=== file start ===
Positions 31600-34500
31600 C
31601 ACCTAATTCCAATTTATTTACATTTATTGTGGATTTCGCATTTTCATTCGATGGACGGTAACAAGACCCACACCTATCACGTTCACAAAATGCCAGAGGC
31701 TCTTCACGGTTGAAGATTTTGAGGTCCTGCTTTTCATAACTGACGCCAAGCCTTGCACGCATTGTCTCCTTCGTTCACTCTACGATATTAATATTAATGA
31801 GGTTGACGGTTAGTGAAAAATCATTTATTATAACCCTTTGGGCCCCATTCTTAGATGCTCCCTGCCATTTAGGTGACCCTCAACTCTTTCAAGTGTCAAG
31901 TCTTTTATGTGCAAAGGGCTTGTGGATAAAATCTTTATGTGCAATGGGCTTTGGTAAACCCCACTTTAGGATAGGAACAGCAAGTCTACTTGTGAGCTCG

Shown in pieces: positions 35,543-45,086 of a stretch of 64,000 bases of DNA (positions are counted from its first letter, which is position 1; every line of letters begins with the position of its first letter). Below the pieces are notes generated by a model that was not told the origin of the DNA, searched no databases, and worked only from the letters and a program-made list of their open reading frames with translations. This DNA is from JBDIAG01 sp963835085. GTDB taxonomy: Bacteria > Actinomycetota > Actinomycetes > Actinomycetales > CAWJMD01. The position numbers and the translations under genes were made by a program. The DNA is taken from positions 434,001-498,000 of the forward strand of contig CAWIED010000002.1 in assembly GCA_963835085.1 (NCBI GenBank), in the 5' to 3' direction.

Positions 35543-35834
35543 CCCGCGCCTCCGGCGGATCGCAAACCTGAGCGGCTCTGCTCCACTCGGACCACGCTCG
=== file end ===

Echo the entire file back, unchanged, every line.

Positions 31600-34500
31600 C
31601 ACCTAATTCCAATTTATTTACATTTATTGTGGATTTCGCATTTTCATTCGATGGACGGTAACAAGACCCACACCTATCACGTTCACAAAATGCCAGAGGC
31701 TCTTCACGGTTGAAGATTTTGAGGTCCTGCTTTTCATAACTGACGCCAAGCCTTGCACGCATTGTCTCCTTCGTTCACTCTACGATATTAATATTAATGA
31801 GGTTGACGGTTAGTGAAAAATCATTTATTATAACCCTTTGGGCCCCATTCTTAGATGCTCCCTGCCATTTAGGTGACCCTCAACTCTTTCAAGTGTCAAG
31901 TCTTTTATGTGCAAAGGGCTTGTGGATAAAATCTTTATGTGCAATGGGCTTTGGTAAACCCCACTTTAGGATAGGAACAGCAAGTCTACTTGTGAGCTCG

Shown in pieces: positions 35,543-45,086 of a stretch of 64,000 bases of DNA (positions are counted from its first letter, which is position 1; every line of letters begins with the position of its first letter). Below the pieces are notes generated by a model that was not told the origin of the DNA, searched no databases, and worked only from the letters and a program-made list of their open reading frames with translations. This DNA is from JBDIAG01 sp963835085. GTDB taxonomy: Bacteria > Actinomycetota > Actinomycetes > Actinomycetales > CAWJMD01. The position numbers and the translations under genes were made by a program. The DNA is taken from positions 434,001-498,000 of the forward strand of contig CAWIED010000002.1 in assembly GCA_963835085.1 (NCBI GenBank), in the 5' to 3' direction.

Positions 35543-35834
35543 CCCGCGCCTCCGGCGGATCGCAAACCTGAGCGGCTCTGCTCCACTCGGACCACGCTCG